I have made the claim several times in this blog that there is a crisis in publishing book reviews in New World archaeology. I devoted a post to this in 2008. (for more posts on the topic, check the index at the right under "book reviews"). Here I limit the scope to Latin American archaeology, where there are two major journals in English: Latin American Antiquity and Ancient Mesoamerica. Frustrated by the presence of only 5 book reviews in the last 2 issues of Latin American Antiquity combined, I tallied the number of reviews per year for the journal, starting in 2007. Here are the data:
Now, here are the counts for book reviews in the other major journal in Latin American archaeology, Ancient Mesoamerica:
Oops, I forgot, AM does not publish book reviews.
Book reviews are important for social science and humanities disciplines for a number of reasons:
(1) They publicize new books and let readers know what they are about.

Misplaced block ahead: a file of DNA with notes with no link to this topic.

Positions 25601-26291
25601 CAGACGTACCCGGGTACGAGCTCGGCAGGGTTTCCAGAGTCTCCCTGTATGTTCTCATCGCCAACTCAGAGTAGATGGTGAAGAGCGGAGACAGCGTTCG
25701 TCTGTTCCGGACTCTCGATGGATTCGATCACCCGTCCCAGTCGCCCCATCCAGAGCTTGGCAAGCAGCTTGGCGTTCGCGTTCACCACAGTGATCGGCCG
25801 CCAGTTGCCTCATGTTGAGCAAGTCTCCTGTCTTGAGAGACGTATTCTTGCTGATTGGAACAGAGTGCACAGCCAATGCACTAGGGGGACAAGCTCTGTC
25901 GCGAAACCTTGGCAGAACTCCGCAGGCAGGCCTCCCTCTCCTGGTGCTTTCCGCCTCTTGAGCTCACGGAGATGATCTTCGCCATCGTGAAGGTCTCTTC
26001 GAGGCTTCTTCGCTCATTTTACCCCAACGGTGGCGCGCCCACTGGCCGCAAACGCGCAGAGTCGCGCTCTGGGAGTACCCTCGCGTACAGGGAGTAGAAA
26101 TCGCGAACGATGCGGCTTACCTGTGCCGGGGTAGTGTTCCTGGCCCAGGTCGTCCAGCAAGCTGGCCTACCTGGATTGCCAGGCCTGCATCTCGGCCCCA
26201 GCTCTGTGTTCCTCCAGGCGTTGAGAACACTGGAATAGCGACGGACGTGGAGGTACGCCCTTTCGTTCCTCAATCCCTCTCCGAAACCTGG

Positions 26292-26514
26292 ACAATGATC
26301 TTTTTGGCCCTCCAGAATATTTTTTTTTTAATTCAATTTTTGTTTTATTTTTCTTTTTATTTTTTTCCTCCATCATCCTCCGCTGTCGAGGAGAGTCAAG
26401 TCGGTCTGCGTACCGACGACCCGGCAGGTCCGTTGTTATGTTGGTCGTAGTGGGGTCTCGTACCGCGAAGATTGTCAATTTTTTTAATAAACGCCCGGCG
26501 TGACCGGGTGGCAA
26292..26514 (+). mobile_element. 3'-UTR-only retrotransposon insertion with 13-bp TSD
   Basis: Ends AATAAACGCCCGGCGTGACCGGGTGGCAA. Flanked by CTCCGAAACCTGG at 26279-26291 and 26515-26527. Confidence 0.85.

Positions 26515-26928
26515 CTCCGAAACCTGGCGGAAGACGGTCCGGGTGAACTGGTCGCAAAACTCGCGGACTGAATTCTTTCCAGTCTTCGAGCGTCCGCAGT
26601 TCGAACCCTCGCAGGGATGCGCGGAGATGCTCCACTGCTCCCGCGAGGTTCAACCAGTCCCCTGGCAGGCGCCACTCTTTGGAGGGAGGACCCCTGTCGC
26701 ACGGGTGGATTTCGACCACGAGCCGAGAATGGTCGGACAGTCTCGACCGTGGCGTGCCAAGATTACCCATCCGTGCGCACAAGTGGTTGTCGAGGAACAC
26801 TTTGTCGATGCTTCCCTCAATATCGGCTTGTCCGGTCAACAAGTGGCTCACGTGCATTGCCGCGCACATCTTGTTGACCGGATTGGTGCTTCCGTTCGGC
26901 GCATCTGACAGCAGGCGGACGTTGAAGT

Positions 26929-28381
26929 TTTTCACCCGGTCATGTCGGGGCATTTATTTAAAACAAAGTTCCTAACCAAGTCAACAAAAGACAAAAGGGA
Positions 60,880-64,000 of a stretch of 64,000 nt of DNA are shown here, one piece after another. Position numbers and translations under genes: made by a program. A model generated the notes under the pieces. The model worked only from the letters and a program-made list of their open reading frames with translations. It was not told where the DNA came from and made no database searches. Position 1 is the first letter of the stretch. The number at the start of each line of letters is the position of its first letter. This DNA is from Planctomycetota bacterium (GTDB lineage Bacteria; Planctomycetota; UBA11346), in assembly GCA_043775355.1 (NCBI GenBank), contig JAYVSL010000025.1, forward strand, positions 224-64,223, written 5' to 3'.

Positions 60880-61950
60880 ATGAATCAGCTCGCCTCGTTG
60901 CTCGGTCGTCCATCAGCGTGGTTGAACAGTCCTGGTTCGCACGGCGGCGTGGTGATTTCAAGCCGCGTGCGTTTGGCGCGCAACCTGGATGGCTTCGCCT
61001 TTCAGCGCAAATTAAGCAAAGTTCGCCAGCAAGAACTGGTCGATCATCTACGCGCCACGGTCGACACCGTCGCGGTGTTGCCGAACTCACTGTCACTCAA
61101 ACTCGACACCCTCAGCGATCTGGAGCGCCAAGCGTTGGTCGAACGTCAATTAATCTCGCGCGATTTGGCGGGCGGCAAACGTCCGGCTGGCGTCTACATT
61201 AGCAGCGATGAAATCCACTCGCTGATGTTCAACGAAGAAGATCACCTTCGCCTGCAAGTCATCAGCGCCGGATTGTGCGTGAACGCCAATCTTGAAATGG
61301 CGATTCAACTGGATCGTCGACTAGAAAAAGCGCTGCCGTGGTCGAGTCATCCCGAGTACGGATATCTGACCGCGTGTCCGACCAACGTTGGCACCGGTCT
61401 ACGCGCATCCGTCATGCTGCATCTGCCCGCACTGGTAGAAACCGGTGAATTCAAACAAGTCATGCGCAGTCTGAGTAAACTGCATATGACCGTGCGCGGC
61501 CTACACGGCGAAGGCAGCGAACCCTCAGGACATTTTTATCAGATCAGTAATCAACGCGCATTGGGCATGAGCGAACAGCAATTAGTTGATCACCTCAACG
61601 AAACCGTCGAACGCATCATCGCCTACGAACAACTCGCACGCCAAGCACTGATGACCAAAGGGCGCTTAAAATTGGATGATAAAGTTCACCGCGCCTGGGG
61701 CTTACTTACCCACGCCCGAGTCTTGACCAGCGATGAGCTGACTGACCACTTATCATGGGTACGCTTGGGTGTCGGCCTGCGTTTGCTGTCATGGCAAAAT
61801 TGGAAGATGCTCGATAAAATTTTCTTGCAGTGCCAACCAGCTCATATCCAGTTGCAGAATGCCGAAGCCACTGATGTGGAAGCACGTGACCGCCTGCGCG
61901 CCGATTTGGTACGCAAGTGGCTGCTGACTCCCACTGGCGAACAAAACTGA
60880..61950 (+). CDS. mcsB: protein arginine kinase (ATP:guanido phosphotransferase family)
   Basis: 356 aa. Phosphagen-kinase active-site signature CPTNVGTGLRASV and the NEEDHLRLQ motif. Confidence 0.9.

(2) The positive and negative evaluations in book reviews are a crucial part of quality control.
(3) Book reviews can provide insight into the current status of the discipline, not only through their themes and topics, but by the contextualization provided in a good review. (What do I mean by a good review? Click here)
I hope the book review situation is better for areas outside of Latin American archaeology, but I don't have any data. In my mind, the shortage of book reviews in Latin American archaeology constitutes a crisis in scholarly publishing, and it is harmful to the advancement of the discipline.
A retrospective on the Piltdown doubters